By Alexandra Burlacu | Aug 15, 2012 12:26 PM EDT
When Microsoft unveiled its own-brand Surface tablet in June, tech observers were generally impressed with the device, but the fact that Microsoft offered no details on pricing raised concerns that it would be costly. In the absence of official word on pricing, a new report indicates that Surface may actually be very affordable.
Citing an "inside source," Endgadget reported on Tuesday, Aug. 14, that Microsoft recently detailed the exact launch plans for the Surface tablet during a session behind closed doors at its TechReady 15 conference.
"If things go according to the plan detailed then," Endgadget reported, "the Surface for Windows RT tablet will be launching October 26th - no surprise there - at a compelling price of $199."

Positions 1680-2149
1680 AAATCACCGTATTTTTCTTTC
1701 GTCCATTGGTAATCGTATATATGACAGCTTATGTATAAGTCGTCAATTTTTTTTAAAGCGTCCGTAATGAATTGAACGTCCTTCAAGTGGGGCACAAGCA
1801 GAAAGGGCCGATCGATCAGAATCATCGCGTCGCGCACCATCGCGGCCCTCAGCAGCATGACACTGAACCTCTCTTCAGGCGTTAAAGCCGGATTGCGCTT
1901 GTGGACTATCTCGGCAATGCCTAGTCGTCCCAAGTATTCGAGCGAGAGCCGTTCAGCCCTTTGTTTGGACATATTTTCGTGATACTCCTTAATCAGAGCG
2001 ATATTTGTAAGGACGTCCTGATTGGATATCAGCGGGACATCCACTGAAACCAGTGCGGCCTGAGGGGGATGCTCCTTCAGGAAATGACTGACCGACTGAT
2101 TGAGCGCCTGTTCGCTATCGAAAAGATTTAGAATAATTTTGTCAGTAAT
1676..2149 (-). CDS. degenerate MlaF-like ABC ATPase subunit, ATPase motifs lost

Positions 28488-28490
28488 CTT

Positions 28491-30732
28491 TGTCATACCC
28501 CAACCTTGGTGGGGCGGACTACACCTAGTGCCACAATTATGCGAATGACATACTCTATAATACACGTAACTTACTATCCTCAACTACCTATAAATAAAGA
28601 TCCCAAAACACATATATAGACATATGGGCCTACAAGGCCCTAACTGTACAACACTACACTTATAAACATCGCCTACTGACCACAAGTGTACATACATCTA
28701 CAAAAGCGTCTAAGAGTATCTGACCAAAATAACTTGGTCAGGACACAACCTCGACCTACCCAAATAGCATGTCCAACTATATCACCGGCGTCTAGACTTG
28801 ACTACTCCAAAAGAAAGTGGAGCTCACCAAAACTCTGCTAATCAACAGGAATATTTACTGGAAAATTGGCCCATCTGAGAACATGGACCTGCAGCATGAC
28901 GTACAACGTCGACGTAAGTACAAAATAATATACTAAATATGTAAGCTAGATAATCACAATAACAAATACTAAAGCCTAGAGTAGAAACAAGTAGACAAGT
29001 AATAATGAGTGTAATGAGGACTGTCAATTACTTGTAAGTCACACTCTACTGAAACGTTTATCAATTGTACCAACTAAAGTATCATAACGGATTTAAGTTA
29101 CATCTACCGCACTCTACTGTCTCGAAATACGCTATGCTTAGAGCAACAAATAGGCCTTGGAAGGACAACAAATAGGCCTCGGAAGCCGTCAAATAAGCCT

The most basic version of the Surface tablet sports a 10.6-inch display, 32GB of storage, and a touch cover that also works as a keyboard. Made by Microsoft, the tablet comes loaded with the latest Office, and touts a sleek aluminum chassis. If the $199 price point is accurate, it means that Microsoft will be gunning against Google's Nexus 7 and other budget tablets rather than Apple's high-end iPad.
Google's Nexus 7 comes with a $199 price tag as well, but it was carefully developed with affordable internals in order to sport this low price tag. It has a smaller 7-inch display and just 8GB of memory, whereas Microsoft's offering packs premium materials, greater storage and bigger size. This would really give the Nexus 7 a run for its money, and it would also pose a big challenge to Amazon's Kindle Fire. The Nexus 7 already hurt sales of Amazon's 7-inch 8GB Kindle Fire. If Microsoft unleashes its 32GB Surface tablet with a $199 price tag, it will crush competition in no time.
On the other hand, such a low price tag, even for the most basic version of Surface, likely means Microsoft will be selling the tablet at a loss. In this case, the company would have to make its money from selling apps and various media for the device. It would definitely put Windows 8 on the map, but would Microsoft be able to recoup its loss? Tell us what you think.
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